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They need it to win fights with bad guys, to look menacing on the streets or to get that extra edge on the SWAT team.

To some police officers, the use of anabolic steroids is all about protecting themselves and the public.

But top law enforcement brass around the country are learning that the implications of a police force on steroids are far more frightening, Phoenix police Cmdr. Kim Humphrey said.

Humphrey talked about the trend yesterday (Tuesday, Nov. 11) at the International Association of Chiefs of Police conference in downtown San Diego.

He said steroid abuse has seeped into police agencies nationwide, but few departments test their officers for the drug.

Aggressive outbursts, excessive use of force, poor judgment and serious health problems have been associated with steroid abuse among officers. Not to mention the fact that the drug is illegal.

“It’s gone far beyond the sports field,” said Gary Green, a leading steroid researcher at UCLA’s Olympic testing laboratory and a consultant to Major League Baseball. “And it has big implications for law enforcement. This is someone who has a firearm, who is entrusted by the public. We certainly want them to be as healthy as they can be.”

The San Diego Police Department does not test for steroids in pre-employment screens or random drug tests, but officers could be tested if they are suspected of abusing steroids.

Bob Kanaski, San Diego assistant police chief, said steroid use was an issue in the department in the late 1980s and early 1990s.

“I haven’t seen anything of that nature since then,” he said. “Which is surprising, too, because we are very close to Mexico, which is probably one of the largest providers of steroids.

“I think we’ve done pretty good education on what steroids can do — what they can do to your body and to your future,” Kanaski said.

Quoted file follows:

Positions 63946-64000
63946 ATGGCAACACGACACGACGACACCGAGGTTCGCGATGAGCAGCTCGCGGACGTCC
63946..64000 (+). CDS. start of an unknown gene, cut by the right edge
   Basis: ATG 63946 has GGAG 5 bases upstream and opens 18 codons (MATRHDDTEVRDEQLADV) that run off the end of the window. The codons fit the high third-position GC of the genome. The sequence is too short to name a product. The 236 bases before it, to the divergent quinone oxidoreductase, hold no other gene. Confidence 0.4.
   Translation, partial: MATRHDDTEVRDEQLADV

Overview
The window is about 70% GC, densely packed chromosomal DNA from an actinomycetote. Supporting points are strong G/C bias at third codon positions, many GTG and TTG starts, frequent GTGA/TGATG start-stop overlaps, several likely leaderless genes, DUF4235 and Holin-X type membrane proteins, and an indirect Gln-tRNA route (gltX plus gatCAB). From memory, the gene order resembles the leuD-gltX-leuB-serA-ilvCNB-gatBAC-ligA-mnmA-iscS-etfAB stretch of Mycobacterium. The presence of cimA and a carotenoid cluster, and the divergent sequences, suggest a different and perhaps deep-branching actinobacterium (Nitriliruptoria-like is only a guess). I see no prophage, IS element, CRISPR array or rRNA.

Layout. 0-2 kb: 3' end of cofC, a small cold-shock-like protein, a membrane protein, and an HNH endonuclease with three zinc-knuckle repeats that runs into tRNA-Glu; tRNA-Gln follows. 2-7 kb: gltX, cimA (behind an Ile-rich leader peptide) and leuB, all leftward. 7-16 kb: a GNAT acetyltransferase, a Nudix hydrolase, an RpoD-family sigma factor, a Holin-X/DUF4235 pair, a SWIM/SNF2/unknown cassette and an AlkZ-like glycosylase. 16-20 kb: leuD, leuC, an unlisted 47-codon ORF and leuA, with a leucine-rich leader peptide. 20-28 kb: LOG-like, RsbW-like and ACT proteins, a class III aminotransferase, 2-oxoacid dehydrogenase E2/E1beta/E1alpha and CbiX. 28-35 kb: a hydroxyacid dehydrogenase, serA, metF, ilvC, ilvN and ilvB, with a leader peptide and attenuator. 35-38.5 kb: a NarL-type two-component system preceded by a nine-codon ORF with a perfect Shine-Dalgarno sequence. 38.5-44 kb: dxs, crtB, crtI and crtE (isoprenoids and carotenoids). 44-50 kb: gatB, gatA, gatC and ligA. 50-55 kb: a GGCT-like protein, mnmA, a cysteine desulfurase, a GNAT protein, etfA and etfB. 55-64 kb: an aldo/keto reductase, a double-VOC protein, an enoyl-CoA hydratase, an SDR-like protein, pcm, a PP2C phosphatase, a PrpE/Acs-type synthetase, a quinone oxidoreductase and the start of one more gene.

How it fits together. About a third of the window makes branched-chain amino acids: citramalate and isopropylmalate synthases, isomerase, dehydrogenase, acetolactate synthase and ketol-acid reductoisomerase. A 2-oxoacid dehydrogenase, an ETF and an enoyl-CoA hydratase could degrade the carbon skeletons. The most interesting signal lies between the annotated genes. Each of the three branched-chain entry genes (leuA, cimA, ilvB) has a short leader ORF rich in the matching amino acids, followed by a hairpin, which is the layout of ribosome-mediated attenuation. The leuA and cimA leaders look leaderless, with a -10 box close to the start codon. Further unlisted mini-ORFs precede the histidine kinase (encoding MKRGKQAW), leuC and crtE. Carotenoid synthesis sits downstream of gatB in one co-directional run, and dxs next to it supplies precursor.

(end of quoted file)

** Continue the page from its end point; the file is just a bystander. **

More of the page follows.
Phoenix became the first large police department to randomly test for steroids in 2006 after learning that a few of its officers were mixed up in federal drug investigations targeting unscrupulous physicians.

Some officers resigned when they learned they may be tested, while others were investigated for steroid-related incidents, including two domestic violence cases, Humphrey said.

Five officers and one firefighter recruit have tested positive for the drug.

Several other police agencies have since made headlines with steroid scandals — including Dallas, Boston and New York — and have added steroid screenings to their battery of other drug tests.

One of the big hurdles of steroid testing is the cost. An initial screening runs about $60, and an in-depth test at UCLA’s Olympic lab can skyrocket to $500.

Some officers try to justify the use of steroids by saying they suffer from low testosterone, a medical condition in some men. Others claim ignorance that they didn’t believe what they were taking was illegal.

“It’s going on everywhere,” said Humphrey, who has advised about a dozen police agencies on the matter. Testing officers for the drug, he said, is “an issue that needs to gain momentum.”

Copyright 2008 San Diego Union-Tribune

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